Earlier this month we learned of yet another breach that targeted password management software.
In this instance, hackers accessed OneLogin, a password manager and single sign-on platform, for a full seven hours. They stole a large amount of user data, and may have decrypted sensitive information as well.
These programs are a treasure trove of information, so naturally they are an appetizing target for cybercriminals. But are they vulnerable to the point where we need to avoid using them altogether?
What do these programs have to offer?
Years ago we were all stuck playing a balancing act between security and practicality; we had to come up with passwords that we could remember, but were also strong enough to not get cracked in no time flat. While “password” and “123456” are next to useless as far as passwords go, creating one so complex that you have to write it on a sticky note at your desk (I’ve lost count of how many times I’ve seen this) is equally as ineffective.
With a password manager, however, we didn’t need to remember anything.
These tools allow us to store strong, unique, complex passwords in a vault of sorts. It will link up with your internet browser or smartphone to capture the passwords you enter, file them away, and refill them the next time you visit that site. Some will also flag passwords that are repeated across accounts, and ones that aren’t quite as strong as they should be.
Basically, they simplify the password process enough to allow us to give security the attention and precedence it deserves. But, as we’ve seen with this OneLogin breach in addition to multiple LastPass hacks, these solutions are clearly not foolproof.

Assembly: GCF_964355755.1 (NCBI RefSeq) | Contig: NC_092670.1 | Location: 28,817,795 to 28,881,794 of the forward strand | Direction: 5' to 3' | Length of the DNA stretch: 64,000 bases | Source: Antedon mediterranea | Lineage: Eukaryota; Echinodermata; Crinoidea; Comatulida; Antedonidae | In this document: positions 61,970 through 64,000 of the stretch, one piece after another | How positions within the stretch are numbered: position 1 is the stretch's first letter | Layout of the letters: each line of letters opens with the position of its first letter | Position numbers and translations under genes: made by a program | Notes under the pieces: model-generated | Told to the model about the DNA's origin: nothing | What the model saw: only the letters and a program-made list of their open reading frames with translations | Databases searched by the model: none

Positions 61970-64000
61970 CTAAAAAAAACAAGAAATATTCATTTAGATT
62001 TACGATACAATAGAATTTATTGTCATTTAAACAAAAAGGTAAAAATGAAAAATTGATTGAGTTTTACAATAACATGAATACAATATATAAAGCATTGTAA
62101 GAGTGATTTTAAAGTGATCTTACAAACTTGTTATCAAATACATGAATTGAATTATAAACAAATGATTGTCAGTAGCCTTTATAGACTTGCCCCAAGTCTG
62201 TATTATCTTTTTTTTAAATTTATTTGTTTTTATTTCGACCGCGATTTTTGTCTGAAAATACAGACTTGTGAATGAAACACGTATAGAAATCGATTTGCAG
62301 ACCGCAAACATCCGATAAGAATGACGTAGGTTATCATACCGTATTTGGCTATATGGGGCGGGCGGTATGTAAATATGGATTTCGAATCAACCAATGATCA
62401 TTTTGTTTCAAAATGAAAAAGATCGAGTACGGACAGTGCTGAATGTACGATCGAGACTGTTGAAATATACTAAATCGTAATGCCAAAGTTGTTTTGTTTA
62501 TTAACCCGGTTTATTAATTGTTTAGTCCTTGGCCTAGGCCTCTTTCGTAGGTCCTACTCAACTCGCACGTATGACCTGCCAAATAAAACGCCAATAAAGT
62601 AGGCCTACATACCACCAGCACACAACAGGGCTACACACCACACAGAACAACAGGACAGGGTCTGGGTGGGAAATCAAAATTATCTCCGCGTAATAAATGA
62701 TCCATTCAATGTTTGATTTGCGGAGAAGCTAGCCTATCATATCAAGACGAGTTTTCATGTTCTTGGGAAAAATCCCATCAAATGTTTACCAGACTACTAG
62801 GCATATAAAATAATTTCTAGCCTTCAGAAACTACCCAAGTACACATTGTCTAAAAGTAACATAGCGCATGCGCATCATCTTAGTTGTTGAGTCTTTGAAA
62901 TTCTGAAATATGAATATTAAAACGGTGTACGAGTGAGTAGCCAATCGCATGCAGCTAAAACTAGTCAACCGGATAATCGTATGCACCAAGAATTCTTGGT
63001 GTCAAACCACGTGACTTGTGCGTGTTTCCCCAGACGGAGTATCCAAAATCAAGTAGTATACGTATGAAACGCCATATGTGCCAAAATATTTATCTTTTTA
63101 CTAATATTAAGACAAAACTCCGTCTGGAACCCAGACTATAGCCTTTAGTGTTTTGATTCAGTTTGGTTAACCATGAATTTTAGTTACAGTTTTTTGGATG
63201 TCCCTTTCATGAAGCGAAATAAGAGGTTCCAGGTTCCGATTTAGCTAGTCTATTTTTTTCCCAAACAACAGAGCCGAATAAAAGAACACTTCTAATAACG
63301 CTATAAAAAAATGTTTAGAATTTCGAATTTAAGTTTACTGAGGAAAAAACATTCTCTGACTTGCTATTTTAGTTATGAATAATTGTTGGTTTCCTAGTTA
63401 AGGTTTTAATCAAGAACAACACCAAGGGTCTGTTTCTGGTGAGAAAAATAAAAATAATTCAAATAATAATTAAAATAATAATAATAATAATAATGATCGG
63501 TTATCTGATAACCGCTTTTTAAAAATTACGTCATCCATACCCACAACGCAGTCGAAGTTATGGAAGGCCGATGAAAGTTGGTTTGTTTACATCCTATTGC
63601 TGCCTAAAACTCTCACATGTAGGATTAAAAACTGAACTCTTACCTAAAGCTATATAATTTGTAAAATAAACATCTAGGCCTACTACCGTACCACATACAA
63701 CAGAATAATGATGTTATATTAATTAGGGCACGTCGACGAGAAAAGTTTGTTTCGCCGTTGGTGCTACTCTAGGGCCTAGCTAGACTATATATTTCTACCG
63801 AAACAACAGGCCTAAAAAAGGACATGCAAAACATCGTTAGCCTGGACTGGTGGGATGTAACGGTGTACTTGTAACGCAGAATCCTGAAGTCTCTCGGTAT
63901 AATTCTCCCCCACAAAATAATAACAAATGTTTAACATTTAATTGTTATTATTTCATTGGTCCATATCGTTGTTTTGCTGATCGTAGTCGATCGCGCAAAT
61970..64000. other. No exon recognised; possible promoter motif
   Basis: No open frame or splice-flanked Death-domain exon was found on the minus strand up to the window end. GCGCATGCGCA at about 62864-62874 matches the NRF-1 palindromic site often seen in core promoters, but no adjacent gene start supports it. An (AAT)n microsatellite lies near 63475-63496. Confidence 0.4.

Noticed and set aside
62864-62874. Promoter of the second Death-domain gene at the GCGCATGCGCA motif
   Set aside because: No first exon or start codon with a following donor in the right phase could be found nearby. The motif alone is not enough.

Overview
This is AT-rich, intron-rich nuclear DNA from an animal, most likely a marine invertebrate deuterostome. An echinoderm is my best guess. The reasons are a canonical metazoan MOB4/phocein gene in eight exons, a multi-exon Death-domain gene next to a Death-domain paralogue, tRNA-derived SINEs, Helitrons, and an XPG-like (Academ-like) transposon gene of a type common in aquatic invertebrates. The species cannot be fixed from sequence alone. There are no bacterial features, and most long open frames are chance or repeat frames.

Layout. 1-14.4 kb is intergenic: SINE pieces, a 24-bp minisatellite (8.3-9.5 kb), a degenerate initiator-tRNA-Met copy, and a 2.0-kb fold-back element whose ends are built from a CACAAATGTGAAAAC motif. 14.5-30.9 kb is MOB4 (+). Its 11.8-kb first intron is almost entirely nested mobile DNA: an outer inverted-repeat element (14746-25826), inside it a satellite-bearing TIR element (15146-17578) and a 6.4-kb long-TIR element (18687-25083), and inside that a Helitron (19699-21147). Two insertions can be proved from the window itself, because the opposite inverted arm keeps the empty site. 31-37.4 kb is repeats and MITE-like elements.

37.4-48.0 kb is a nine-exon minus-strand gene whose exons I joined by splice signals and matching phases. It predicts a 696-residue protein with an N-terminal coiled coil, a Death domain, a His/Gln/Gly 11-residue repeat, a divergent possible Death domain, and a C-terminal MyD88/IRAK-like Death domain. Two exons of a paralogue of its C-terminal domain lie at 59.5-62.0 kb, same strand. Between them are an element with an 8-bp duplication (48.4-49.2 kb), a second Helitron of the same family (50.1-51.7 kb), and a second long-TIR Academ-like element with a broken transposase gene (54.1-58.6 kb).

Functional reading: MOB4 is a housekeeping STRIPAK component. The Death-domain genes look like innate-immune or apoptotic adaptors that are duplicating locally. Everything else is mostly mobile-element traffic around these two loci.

So, is it time to jump ship?
I wouldn’t say so.
If a password manager is what it takes for you to be able to maintain strong, unique, complex passwords across your accounts, then I would recommend you continue using one. Realistically, the chances of your password manager getting hacked are much lower than the chances of hacker cracking "password.”
But it’s important for us all to acknowledge that these tools are vulnerable, and that what we really need to do is to add another layer of protection when it comes to our online accounts.
In other words, we need to shift toward two-factor authentication in as many places as we possibly can. Then, even if someone does happen to get their hands on your password, they’d also need to have the answers to your security questions, your cell phone to receive the auto-generated text message, your fingerprint, or whatever other form of authentication is required to actually access your account.
Many apps, websites, and programs have this capability built in as an option, and most are sophisticated enough that it only adds the most minor inconvenience to your login process.
Work with your IT team to identify what additional safeguards are available to you, roll them out to your team, and breathe a little easier the next time you see a major breach making headlines.
Because there will be a “next time.”
As originally published in the American City Business Journals.